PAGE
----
Re-Acquainting With Our National Treasures – The Monuments

I had the occasion this past week to plum with some depth the national treasure that is our nation’s capital, Washington D.C.  I had visited it some eighteen years before, but viewed the incredible wealth of venues as a quick aside to a business trip.  I was determined this time, to absorb with more gravity, all I could physically reach on foot in three days, and despite only scratching the surface of what is available, was thrilled with what I saw, and frankly, emotionally moved by our nation’s story.   Washington D.C. is not only the source of much of our history, it is the keeper of our historical flame, and no where is that more profoundly put in perspective than on the monuments that frame the National Mall.

The epic story of the mall is framed by its immense bookends, the obelisk of the Washington Monument and the temple of the Lincoln Monument.  There is no more dramatic tale to tell than that of the revolutionary leadership of Washington, who risked all to secure the improbable birth of a nation against the resources and will of the most powerful nation on earth, a man who could have been King but refused, a man who recognized that he as a leader was the one indispensable component to securing a revolution, but as a man representing  a true republic ruled by its people, critically and ultimately dispensable.  The soaring obelisk reaches for the sky and approaches the heavens as fitting for nation’s father figure whose calm and steady demeanor in the face of incredible stresses and odds was  Olympian in its majesty.  At the other end of the reflecting pool, the massive temple to our national martyr Lincoln, seated solemnly contemplating the incredible sacrifice required to preserve the union and cleanse it of its greatest scourge, slavery.  The two men, so different – the greatest landowner and wealthiest man in America, Washington, and the commoner Lincoln, borne of the most primitive circumstances and abject poverty in the Kentucky wilderness, arose to shared immortality as our nation’s greatest servants, bound by the foundation of an ideal that in this place called America all men could pursue  their destiny with equal birthright and opportunity.  Unique among monuments is the pronounced stillness of the crowds within the Lincoln Memorial, a quiet not of worship but of reverence, for the man and his profound understanding of his nation and the weight of the task he took upon himself to accomplish in order to preserve it.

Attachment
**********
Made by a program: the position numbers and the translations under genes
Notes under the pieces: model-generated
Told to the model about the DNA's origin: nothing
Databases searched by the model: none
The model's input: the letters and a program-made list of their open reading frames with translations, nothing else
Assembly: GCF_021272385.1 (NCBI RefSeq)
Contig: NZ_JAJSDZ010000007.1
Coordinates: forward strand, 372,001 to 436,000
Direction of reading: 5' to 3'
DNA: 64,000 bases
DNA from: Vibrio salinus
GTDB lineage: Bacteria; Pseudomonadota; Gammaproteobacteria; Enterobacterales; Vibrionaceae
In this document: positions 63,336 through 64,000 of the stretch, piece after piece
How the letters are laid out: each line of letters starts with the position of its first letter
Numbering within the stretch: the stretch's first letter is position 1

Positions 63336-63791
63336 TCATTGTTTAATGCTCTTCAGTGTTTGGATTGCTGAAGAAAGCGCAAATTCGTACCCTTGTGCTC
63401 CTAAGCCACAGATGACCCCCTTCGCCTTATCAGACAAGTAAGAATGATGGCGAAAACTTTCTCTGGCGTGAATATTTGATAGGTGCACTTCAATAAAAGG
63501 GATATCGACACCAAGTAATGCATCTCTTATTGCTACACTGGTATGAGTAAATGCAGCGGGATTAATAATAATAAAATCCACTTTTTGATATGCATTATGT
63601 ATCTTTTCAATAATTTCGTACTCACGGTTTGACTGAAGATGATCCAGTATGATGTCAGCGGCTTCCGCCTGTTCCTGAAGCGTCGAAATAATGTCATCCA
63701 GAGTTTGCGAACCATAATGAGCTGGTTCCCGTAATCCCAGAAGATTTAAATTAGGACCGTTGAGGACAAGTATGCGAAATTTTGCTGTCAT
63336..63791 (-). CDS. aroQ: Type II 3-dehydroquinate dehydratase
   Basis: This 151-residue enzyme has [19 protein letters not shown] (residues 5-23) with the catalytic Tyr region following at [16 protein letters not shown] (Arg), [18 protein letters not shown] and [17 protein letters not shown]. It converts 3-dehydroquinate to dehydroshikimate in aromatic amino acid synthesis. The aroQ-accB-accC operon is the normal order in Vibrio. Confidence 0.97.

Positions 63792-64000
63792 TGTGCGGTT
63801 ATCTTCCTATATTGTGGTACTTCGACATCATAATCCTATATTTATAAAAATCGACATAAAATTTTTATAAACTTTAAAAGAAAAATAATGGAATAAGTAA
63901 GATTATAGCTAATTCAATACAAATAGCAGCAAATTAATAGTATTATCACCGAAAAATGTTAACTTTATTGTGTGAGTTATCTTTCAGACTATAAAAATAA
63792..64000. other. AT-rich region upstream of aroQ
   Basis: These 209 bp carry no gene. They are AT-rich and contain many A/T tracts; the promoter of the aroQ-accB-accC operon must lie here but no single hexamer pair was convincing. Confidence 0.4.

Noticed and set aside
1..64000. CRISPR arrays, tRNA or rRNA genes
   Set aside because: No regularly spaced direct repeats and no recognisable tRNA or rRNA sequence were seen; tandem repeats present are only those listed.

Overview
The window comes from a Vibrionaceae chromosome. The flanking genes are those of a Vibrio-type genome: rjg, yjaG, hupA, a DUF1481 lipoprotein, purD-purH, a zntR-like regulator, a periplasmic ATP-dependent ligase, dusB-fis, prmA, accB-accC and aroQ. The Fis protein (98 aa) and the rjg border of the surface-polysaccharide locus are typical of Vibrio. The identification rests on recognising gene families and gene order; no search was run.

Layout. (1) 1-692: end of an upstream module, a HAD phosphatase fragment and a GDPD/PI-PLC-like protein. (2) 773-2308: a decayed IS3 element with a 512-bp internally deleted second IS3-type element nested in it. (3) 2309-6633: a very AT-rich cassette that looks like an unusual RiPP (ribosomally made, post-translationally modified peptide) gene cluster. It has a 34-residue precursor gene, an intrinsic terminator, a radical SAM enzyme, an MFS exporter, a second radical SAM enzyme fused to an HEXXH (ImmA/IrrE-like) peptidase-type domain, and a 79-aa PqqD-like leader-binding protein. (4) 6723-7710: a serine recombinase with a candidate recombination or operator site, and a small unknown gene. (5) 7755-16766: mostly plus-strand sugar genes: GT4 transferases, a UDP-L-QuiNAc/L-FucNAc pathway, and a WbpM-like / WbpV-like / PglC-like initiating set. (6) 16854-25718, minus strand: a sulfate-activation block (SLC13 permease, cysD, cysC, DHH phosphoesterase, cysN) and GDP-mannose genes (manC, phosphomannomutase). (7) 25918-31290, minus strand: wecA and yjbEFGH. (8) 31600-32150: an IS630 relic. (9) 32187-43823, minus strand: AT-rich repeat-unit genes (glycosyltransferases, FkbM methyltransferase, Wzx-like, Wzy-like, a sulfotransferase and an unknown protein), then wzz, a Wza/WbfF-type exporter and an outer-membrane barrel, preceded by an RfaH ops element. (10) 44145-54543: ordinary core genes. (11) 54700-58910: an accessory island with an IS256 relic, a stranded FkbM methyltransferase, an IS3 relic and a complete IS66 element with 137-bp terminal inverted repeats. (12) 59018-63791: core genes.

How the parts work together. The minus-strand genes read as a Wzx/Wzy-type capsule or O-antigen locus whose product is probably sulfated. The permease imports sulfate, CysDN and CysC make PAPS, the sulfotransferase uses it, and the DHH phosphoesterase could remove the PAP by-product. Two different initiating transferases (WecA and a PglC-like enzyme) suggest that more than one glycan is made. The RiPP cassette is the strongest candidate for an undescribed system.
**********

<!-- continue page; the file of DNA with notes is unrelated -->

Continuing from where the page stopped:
Centered now between the homage to the two great leaders of the nation is a memorial to the greatest shared challenge of the nation’s  people, the World War II Monument. It balances beautifully the two great structures bracketing the reflecting pool, to celebrate a nation’s shared heroic will and sacrifice, rather than the individual warriors of the conflict.  Each state and territory holds a place in the circle of honor for the commitment of lives and fortunes to the national engine of victory.  The individual battles provide only background context for the scope of the nation’s shared focus and contribution.  Before I personally saw this monument I was somewhat doubtful as to how it would project such a complex and profound story in a place more occasioned to illuminate individual heroes.  In person, it does so beautifully and in context with the surroundings and the streams of people visiting it speak to its success as a monument in a place of epic monuments.

Just off the reflecting pool are other reverent displays of our nation’s battles. The Vietnam Memorial has become legendary for its starkness and its solemn focus on the individual sacrifice, as evidenced by the mirrored listing of each dead soldier sacrificed in what was, until Afghanistan, our nation’s longest war.  Lesser known, but equally moving is the Korean War Memorial, that takes a slightly different approach to the individual American sacrifice, in a war of shorter length but perhaps more brutal and intense fighting.  A platoon of soldiers wordlessly exits out of a stand of trees, warily searching the horizon and each contemplating the potential dangers, yet marching onward nevertheless.  To the side, a polished granite wall has  thousands of ghostlike etchings of the faces of the conflict that touch so many lives, yet is lost in historical perspective between the immensity of the war that preceded it and the controversy of the war that succeeded it.  On this particular day, a wreath of flowers from the Republic of South Korea showed the mists of time have not diminished this nation’s recognition of what role America played in preserving their independence and ongoing prosperity.